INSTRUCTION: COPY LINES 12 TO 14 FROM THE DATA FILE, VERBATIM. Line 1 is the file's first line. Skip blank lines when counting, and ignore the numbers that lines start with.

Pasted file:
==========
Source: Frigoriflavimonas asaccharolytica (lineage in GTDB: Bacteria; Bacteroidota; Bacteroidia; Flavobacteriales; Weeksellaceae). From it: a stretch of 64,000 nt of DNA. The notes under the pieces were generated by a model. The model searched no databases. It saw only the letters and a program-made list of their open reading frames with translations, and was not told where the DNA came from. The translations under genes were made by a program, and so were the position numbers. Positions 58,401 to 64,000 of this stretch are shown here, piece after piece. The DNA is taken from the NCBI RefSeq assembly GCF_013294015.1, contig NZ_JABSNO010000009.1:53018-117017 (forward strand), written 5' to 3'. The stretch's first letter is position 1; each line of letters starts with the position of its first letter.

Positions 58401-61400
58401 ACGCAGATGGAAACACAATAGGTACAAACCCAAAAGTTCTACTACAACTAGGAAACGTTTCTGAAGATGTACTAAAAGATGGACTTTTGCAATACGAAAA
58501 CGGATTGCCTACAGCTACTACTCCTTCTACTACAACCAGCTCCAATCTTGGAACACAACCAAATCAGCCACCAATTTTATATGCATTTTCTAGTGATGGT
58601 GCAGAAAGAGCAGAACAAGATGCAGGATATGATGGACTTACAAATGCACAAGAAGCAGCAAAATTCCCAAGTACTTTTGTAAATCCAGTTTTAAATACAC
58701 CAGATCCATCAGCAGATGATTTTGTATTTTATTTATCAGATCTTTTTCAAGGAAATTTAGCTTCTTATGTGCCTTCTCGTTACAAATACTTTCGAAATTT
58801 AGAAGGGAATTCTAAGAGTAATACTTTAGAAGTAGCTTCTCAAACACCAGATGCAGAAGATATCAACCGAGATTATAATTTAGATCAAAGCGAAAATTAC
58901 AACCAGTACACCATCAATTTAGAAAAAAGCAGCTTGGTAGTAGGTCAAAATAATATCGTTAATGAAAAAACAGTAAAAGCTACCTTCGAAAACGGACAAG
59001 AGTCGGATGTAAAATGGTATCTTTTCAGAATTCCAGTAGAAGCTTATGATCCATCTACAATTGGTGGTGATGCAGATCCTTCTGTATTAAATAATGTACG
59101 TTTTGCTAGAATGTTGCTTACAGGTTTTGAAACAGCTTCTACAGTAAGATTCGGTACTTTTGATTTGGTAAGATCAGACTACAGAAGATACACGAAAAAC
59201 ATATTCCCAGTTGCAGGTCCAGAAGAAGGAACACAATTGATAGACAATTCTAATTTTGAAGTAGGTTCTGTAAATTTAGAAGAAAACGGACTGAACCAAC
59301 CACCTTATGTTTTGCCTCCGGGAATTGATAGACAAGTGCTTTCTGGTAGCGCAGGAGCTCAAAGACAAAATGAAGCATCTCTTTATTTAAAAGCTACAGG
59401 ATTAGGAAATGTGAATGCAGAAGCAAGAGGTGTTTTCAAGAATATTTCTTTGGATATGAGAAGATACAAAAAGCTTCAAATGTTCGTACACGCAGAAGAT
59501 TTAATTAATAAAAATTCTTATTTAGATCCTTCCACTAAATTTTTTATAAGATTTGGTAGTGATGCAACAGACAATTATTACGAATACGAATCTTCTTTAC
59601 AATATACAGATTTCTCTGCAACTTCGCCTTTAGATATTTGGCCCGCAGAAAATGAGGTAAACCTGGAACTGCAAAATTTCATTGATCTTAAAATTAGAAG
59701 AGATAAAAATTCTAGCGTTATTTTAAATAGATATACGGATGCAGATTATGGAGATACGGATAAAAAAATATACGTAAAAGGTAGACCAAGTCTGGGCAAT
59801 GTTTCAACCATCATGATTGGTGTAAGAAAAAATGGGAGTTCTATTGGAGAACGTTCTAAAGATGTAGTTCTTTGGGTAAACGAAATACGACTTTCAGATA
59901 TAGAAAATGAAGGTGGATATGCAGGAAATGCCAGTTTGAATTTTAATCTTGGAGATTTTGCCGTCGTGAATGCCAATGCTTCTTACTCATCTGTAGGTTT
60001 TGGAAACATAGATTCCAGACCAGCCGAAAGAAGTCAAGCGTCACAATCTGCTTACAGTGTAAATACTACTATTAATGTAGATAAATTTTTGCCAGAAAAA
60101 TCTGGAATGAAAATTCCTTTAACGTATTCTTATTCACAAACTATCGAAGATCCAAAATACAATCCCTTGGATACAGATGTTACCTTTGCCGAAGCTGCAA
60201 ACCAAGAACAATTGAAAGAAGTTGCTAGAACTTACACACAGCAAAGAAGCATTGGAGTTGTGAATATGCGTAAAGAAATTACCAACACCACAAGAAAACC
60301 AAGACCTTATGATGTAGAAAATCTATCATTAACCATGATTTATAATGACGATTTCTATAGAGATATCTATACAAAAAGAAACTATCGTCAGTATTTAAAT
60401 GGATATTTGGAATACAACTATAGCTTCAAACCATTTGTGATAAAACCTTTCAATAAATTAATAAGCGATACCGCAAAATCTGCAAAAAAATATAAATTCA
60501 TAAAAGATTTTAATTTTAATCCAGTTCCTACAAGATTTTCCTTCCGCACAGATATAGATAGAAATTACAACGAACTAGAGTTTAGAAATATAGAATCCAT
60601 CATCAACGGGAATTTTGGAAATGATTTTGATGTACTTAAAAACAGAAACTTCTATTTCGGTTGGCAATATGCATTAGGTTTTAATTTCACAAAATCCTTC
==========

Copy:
59301 CACCTTATGTTTTGCCTCCGGGAATTGATAGACAAGTGCTTTCTGGTAGCGCAGGAGCTCAAAGACAAAATGAAGCATCTCTTTATTTAAAAGCTACAGG
59401 ATTAGGAAATGTGAATGCAGAAGCAAGAGGTGTTTTCAAGAATATTTCTTTGGATATGAGAAGATACAAAAAGCTTCAAATGTTCGTACACGCAGAAGAT
59501 TTAATTAATAAAAATTCTTATTTAGATCCTTCCACTAAATTTTTTATAAGATTTGGTAGTGATGCAACAGACAATTATTACGAATACGAATCTTCTTTAC